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Karen Edwards Blogger

OWLI Women in Leadership Series

Posted by Karen Edwards | June 25, 2017

Welcome to the June ÖWLI blog. We have loads of great events lined up including our Women's Leadership Conference being hosted in Orlando, FL Sept. 28-30. Register at the link below to reserve your spot before they are all taken! We anticipate a full house this year!

This month we continue our Women in O&P Leadership Series with featured leader Bridget Lawler, Clinical Director and CPO at Westcoast Brace and Limb, Tampa, FL.


Q&A Session with Bridget Lawler, Clinical Director and CPO, Westcoast Brace and Limb

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How long have you worked in the O&P industry? Since 2005, 12 years

What is your hometown? Tampa, FL

What P&O School did you attend? Northwestern University

When did you know you wanted to be in the orthotics/prosthetics business? During undergrad, I sat in on a career talk at Stetson University. It combined all of my interests (medical, creative, hands on, helping people, innovation) into one profession which seemed like a perfect fit!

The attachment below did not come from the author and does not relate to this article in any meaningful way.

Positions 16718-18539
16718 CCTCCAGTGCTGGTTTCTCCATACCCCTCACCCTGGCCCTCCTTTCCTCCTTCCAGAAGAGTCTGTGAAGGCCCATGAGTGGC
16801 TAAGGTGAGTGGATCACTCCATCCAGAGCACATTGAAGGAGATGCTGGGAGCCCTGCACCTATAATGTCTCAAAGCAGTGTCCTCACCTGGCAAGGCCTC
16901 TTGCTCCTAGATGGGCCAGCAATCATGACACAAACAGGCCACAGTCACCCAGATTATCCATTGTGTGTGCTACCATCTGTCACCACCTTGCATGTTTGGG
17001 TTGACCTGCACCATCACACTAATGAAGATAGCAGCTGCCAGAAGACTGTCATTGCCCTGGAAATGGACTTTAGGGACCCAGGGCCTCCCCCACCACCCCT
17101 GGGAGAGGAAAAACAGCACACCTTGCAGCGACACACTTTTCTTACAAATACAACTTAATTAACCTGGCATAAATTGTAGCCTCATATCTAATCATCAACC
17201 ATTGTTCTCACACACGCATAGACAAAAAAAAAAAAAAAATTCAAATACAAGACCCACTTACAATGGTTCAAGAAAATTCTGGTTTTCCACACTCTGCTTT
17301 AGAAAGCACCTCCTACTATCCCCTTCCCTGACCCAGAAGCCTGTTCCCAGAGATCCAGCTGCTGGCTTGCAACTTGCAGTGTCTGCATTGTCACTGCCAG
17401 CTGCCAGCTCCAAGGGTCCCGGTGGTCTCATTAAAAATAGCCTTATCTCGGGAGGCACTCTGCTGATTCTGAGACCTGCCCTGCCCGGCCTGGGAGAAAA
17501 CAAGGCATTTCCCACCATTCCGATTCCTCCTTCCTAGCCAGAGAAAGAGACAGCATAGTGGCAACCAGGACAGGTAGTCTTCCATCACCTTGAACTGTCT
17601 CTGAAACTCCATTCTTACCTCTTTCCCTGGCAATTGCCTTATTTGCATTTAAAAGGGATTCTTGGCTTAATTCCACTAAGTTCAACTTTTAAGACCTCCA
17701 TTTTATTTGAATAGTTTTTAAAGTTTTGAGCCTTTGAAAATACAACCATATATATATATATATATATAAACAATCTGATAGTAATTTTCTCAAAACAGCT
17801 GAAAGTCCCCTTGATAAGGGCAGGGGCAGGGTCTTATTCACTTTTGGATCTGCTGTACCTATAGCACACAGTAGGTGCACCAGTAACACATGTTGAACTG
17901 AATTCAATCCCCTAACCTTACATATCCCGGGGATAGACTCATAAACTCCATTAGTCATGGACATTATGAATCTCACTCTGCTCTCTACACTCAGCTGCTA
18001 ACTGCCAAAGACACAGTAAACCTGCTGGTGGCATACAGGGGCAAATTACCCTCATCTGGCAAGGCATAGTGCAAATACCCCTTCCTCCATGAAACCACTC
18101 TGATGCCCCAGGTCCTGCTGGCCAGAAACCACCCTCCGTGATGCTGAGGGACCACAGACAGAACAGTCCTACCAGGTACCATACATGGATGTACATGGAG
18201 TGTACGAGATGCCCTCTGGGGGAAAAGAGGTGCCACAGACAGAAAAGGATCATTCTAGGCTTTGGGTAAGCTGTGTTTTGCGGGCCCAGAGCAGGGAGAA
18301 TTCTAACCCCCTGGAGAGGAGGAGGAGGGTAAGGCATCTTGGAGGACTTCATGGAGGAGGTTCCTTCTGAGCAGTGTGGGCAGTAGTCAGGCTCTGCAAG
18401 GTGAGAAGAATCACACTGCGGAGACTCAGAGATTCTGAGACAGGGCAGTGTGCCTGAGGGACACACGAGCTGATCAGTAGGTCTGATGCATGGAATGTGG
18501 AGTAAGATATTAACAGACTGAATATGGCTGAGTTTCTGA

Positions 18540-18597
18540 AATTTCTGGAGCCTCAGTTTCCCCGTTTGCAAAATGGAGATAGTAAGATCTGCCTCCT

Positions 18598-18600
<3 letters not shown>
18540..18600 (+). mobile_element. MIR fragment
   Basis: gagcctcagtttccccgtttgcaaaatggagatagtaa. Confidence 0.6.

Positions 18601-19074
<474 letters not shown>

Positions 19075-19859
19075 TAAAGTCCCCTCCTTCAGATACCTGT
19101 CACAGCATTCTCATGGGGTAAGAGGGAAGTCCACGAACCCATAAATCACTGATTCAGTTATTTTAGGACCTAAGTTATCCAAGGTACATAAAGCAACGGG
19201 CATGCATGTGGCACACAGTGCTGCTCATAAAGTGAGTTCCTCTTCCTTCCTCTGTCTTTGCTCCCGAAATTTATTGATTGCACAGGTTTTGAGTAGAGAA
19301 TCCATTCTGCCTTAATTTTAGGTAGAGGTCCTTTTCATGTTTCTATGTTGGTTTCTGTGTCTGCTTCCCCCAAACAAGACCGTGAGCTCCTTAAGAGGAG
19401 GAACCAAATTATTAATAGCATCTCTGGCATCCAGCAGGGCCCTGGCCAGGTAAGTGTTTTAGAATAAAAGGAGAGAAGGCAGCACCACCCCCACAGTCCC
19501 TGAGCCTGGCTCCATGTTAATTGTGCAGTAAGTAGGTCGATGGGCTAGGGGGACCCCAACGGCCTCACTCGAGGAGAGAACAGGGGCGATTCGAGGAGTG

What obstacles did you overcome along the way? Changing my career path that late into undergrad required an immediate immersion of interning to get the exposure and necessary hours to apply and attend O&P school at NUPOC. This resulted in taking my courses in the mornings, then driving 1hr to Orlando to intern, then back to study and work at night, repeat daily.

What risks did you take? Life has a funny way of working itself out when you take risks. My risks started before learning about O&P. Half way through college I up and moved to NYC where I knew no one and nothing about the city, all to experience something different. While I was there, I decided I wasn't satisfied with my current education/university and blindly applied to Stetson University because they had my major, a low student:teacher ratio, and respectable Health Science program. Once accepted, I met Rachel Friddle, and through she and her father, I learned about this profession, something that would probably never had happened had I not taken the risks in the previous year.